Friday evening: Actor and Producer Glenn Morshower, who’s starred in 24, Transformers and Law and Order, kicked off the conference with an inspiring talk attributing how to hone in our natural tendency to be a winner by listening to “whispers”.

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Saturday: Break out sessions!

Blake Lewis, PRSA 2014 National Secretary and Senior Consultant of Lewis PR, spoke on the value of measurement, emphasizing that measurement must be central, focused on balancing both organization and audience priorities, and that the approach needs to be determined at the start of the program or year.

UT professor Dave Junker shared how storytelling is the cohesive component and core of all public relations.

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Jamaison Schuler of Dean Foods and Lisa Vasquez of Collin College gave tips on how to build and maintain your professional network. Finding a mentor, following up after interviews and connecting on LinkedIn are all ways to reach out and build your network. Just remember – upholding those connections after they’ve been made is just as important as establishing them, whether it be a monthly email or a retweet!

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A midday panel focusing on how to find your PR path towards wither agency or corporate included panelists Marley Goudge (Senior PR Manager of Digital and Social Media at AT&T), Linh Le (PR Specialist at Haynes and Boone), Jamaison Schuler and Blake Lewis. Each weighed in their experiences, all agreeing that leveraging and getting experience in college, knowing your industry and your goals, and getting yourself a cushion are necessary for graduates as they prepare to get a job.

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After lunch, Brittany Aguilar of Pulse Point Group discussed social listening and media strategies.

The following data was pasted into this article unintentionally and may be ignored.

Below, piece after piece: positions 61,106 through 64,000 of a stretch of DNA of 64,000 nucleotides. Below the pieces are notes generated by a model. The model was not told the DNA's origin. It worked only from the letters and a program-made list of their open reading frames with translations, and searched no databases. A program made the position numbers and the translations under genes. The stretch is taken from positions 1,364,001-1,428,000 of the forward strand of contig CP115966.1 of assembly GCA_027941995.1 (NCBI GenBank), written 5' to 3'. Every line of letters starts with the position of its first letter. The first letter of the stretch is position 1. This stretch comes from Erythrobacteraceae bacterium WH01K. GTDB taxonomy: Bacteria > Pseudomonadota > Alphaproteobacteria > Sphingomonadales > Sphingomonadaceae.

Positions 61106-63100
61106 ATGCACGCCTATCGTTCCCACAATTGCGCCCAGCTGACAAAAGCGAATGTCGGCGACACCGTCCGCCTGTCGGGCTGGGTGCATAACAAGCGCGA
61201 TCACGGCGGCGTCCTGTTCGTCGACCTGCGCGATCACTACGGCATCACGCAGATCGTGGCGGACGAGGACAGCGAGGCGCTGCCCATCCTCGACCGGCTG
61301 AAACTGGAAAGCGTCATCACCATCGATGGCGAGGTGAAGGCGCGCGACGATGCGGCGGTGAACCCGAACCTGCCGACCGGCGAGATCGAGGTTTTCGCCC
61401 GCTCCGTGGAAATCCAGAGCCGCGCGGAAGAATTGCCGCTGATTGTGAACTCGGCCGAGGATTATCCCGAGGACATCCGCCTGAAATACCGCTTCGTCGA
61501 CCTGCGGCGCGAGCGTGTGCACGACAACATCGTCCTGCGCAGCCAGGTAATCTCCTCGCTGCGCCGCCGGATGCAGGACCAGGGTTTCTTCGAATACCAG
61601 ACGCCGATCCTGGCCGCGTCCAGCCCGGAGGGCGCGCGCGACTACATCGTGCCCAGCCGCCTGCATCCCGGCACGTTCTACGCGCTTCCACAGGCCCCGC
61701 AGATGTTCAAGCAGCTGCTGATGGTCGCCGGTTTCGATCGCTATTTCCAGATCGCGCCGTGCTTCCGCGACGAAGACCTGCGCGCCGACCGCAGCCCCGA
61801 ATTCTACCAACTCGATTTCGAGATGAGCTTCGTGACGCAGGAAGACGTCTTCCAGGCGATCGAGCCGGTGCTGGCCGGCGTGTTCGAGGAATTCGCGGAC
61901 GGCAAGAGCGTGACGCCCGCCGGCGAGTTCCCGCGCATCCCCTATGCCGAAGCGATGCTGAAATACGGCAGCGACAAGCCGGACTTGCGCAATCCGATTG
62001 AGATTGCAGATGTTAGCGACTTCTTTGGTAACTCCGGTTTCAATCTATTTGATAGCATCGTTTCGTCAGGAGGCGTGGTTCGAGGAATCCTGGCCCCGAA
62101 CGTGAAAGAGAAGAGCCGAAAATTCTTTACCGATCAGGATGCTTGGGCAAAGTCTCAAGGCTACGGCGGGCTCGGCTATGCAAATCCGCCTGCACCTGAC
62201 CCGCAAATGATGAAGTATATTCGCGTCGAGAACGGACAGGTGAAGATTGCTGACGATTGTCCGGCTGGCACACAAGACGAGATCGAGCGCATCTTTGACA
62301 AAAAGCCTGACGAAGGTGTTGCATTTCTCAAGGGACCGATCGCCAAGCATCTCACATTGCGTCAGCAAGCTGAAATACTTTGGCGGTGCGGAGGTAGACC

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Recent graduate Katie Chrisman taught us how to train the “dragons” in the PR industry.

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Closing speaker Korey McMahon of McMahon Marketing gave an inspiring interactive workshop teaching us how to get out of our “Southern Comfort Zone”, along with an unexpected surprise…

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Unlimited free Starbucks and heated case competition debates are a few among many eventful moments of this weekends conference. The best part? Spending time together as a UTPRSSA chapter doing what we do best – learning about something we love and having fun while doing so! Hook ‘em.

How to Rock the Career Fair

By Jasmin Escher

Career fairs are intimidating with the challenge of standing out amongst hundreds of other candidates. Although difficult, there are a number of ways to be successful at the end of they day. Here are eight tips to swing the odds in your favor:

1. Have a game plan

Check the list of attending companies a few days in advance to make a “cheat sheet” of your top choices, including what they do, the representative’s name and area of expertise and what positions are being offered.

2. Do your research

Look through the company’s website to gather background information, such as what clients the agency or firm has, successful campaigns that were implemented or a recent news article about the firm. In addition, knowing what questions are already answered on the company’s website are not worthwhile asking.

3. Tailor your resume